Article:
Sneed exclusive: Aldermen move to outlaw taxes on women’s hygiene products

SHARE Sneed exclusive: Aldermen move to outlaw taxes on women’s hygiene products
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Ald. Leslie Hairston (5th) and Ald. Ed Burke (14th) will introduce an ordinance at the City Council meeting Wednesday outlawing a city sales tax on feminine hygiene products they consider a medical necessity for women. | Sun-Times file photo

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The tampon tax . . .

An ax to the city’s tampon tax?

Sneed has learned Ald.Leslie Hairston (5th) and Ald.Ed Burke (14th)will introduce an ordinance at the City Council meeting Wednesday outlawing a city sales tax onfeminine hygiene products they consider a medical necessity for women.

The products: Sanitary pads and tampons.

“This is outrageous,” Burke said.“These products are a necessity for women, not some luxury which are classified now as grooming and hygiene products subject to city, state and regional taxes. Chicago needs to lead the way in eliminating this unfair tax.”

Hairston labeled the tax “discriminatory.”

“It’s the only product women are solely taxed on,” she said. “Removing the tax would help to make these products more affordable to women, especially poor women.”

“I was stunned when we learned these items were being taxed,” Hairston added.

“In 1989, the Illinois Supreme Court ruled tampons and sanitary napkins were considered medical necessities and not subject to tax,” Burke said. “But in 2009, some anonymous bureaucrat from the Illinois Department of Revenue reclassified the products making them subject to tax.”

“It makes you wonder what else is on the tax rolls that’s unfair to women,” Hairston said. “As chairman of the City Council Women’s Caucus, this is worth looking at.”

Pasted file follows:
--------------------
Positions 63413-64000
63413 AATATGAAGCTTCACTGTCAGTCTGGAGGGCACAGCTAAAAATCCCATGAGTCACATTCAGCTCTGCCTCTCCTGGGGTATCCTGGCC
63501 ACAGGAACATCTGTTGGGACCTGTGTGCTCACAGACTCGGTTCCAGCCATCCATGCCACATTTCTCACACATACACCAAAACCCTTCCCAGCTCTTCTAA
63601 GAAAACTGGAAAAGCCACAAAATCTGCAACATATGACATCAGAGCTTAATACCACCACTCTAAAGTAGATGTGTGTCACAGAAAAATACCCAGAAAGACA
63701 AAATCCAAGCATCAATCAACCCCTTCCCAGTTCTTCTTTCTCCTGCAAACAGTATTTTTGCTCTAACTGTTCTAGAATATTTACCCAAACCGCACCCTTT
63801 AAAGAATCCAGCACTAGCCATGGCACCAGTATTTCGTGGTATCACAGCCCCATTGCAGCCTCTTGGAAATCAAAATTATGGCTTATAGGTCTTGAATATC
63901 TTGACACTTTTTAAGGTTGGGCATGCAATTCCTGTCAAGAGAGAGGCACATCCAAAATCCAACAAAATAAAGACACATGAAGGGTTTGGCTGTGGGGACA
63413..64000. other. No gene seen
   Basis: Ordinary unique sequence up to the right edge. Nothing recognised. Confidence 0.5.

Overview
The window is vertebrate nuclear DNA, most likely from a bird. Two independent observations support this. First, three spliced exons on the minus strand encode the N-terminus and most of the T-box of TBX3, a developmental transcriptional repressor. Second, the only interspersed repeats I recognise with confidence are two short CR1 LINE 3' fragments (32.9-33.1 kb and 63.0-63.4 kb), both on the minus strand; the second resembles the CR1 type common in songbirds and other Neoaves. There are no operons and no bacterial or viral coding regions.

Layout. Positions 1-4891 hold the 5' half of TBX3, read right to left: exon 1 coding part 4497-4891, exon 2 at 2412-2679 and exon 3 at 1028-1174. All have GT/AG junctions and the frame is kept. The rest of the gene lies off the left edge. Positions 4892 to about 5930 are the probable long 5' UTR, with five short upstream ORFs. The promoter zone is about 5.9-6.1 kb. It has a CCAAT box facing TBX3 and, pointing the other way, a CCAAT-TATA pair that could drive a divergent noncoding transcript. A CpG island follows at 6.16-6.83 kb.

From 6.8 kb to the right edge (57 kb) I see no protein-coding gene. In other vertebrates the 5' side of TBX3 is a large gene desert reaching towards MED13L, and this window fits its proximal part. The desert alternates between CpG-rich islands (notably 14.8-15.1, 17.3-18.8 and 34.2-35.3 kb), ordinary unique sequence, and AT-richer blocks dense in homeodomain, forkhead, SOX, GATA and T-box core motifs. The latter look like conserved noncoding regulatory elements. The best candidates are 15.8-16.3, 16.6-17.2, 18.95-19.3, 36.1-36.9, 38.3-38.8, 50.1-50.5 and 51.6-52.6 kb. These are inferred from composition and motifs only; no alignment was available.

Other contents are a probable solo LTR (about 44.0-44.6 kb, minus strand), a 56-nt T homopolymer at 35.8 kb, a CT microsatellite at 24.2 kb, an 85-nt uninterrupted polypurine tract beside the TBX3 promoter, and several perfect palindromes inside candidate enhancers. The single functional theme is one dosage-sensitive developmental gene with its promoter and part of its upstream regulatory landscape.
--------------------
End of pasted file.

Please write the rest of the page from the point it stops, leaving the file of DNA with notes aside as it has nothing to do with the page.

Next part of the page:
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“This issue is now a national one,” Burke added. “President Obama is behind efforts to exempt feminine hygiene products and expressed his support in January to get those taxes removed.”

•Upshot: The proposed city ordinance would amend the Municipal Code of Chicago by reclassifying tampons and sanitary napkins as “medical appliances,” which would exempt them from sales tax.

In addition, the two aldermen will propose a resolution urging the Illinois Department of Revenue and the Illinois General Assembly to also reclassify the items so as not to be subject to the city’s 1.25 percent sales tax and the state’s 6.25 percent general merchandise tax — as well as regional taxes, which add up to a whopping 10.25 percent.

“If the female members of the general assembly in Springfield knew what had happened there would be a revolt,” Burke said. “Legislators around the country are becoming aware of the unfairness existing for their female constituents when it comes to taxation.”

•Stat shot: Legislation is currently pending in the California State Assembly that would exempt tampons and sanitary pads from state sales tax; bills to exempt feminine hygiene products from sales taxes have also been introduced in New York, Ohio, Utah and Virginia; and feminine hygiene products are already exempt from sales taxes in Minnesota, Pennsylvania, New Jersey, Maryland and Massachusetts.

Stay tuned.

Sneedlings . . .

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